Pastoralism and the Issue of Zoonoses in Ethiopia

Angesom Hadush Desta


Pastoralism is a livelihood based on livestock rearing which is experienced by sedentary or mobile communities. In Ethiopia, Pastoralism is extensively practiced in almost two-thirds of the national land area. The livelihood of pastoral community of Ethiopia is mainly dependant on livestock production. Since the pastoralists have an intimate relationship with their animals, zoonotic infections, transmissible between humans and animals, are closely associated with pastoralism. Factors such as proximity to animals, food consumption behavior, problems related to contamination of milk and meat, inadequate supply of treatment drugs, harsh environmental conditions, and socioeconomic and cultural practices have exposed the pastoralists to different zoonotic diseases. The level of awareness about zoonoses in the pastoralists and also in the health professionals found in the pastoral areas of the country is low. Moreover, there is lack of diagnostic and therapeutic facilities for zoonotic diseases in the health centers and limited municipality abattoirs and hygienic milk centers. Even though zoonotic diseases are found in a significant rate in pastoral communities, there is often a general lack of focus with a subsequent failure to prioritize their control by human and animal health sectors. Therefore, integrated intervention among veterinarians, health professionals, governmental and nongovernmental bodies and the community is mandatory to effectively address the health problems. Community based programs such as health education on zoonoses, establishing diagnostic and therapeutic facilities of zoonotic diseases in the health centers and establishing municipality abattoirs and hygienic milk distributing centers is critical for zoonotic diseases control and prevention in pastoral areas of Ethiopia.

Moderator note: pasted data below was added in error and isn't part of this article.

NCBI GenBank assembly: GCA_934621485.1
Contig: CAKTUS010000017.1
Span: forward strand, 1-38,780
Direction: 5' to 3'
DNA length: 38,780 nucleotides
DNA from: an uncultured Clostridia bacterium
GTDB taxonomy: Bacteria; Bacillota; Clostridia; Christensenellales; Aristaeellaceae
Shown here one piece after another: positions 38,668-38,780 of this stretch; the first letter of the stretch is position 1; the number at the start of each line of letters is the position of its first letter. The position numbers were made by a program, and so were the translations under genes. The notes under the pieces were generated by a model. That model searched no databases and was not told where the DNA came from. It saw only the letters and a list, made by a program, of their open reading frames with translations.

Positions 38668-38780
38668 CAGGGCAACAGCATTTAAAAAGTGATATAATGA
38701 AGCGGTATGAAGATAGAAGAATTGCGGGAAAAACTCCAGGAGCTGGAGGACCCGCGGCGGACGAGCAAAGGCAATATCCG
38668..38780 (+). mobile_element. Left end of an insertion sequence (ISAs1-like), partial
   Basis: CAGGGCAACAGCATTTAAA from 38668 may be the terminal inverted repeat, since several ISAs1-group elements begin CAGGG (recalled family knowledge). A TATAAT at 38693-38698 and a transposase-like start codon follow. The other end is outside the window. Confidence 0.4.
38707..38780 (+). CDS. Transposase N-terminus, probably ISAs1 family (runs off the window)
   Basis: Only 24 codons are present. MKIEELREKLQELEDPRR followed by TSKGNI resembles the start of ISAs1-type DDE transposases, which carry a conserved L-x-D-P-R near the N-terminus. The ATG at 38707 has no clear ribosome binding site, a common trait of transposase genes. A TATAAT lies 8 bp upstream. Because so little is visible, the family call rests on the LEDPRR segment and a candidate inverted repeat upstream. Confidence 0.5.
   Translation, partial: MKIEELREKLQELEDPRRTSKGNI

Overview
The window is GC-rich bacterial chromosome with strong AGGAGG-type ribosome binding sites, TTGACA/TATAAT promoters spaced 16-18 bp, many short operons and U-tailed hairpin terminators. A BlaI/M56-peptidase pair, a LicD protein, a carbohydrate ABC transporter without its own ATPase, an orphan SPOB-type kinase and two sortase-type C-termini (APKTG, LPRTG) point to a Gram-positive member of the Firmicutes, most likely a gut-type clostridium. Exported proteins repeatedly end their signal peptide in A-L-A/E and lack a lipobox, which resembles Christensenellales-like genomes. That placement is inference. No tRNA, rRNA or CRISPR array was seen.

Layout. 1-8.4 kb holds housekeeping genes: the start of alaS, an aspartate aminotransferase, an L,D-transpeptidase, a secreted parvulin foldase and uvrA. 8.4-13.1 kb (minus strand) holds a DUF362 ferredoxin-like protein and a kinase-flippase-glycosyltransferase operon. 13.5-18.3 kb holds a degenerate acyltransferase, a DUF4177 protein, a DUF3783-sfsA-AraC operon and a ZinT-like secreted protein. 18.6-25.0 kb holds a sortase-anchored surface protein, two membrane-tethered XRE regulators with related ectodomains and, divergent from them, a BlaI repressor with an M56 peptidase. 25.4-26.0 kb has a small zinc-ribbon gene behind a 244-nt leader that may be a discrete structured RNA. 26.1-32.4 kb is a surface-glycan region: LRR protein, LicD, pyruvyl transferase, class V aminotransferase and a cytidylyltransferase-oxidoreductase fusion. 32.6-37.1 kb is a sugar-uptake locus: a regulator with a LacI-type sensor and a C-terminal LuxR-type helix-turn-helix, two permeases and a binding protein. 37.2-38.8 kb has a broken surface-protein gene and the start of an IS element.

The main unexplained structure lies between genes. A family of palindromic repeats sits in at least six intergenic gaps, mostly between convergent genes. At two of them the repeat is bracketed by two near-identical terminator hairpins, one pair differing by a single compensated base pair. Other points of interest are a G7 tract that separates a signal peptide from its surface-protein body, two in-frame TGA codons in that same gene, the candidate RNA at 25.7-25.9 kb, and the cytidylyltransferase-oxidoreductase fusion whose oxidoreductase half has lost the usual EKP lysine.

Keywords: Ethiopia, Livelihood, Livestock, Pastoralism, Zoonoses.

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ISSN (Paper)2224-3208 ISSN (Online)2225-093X

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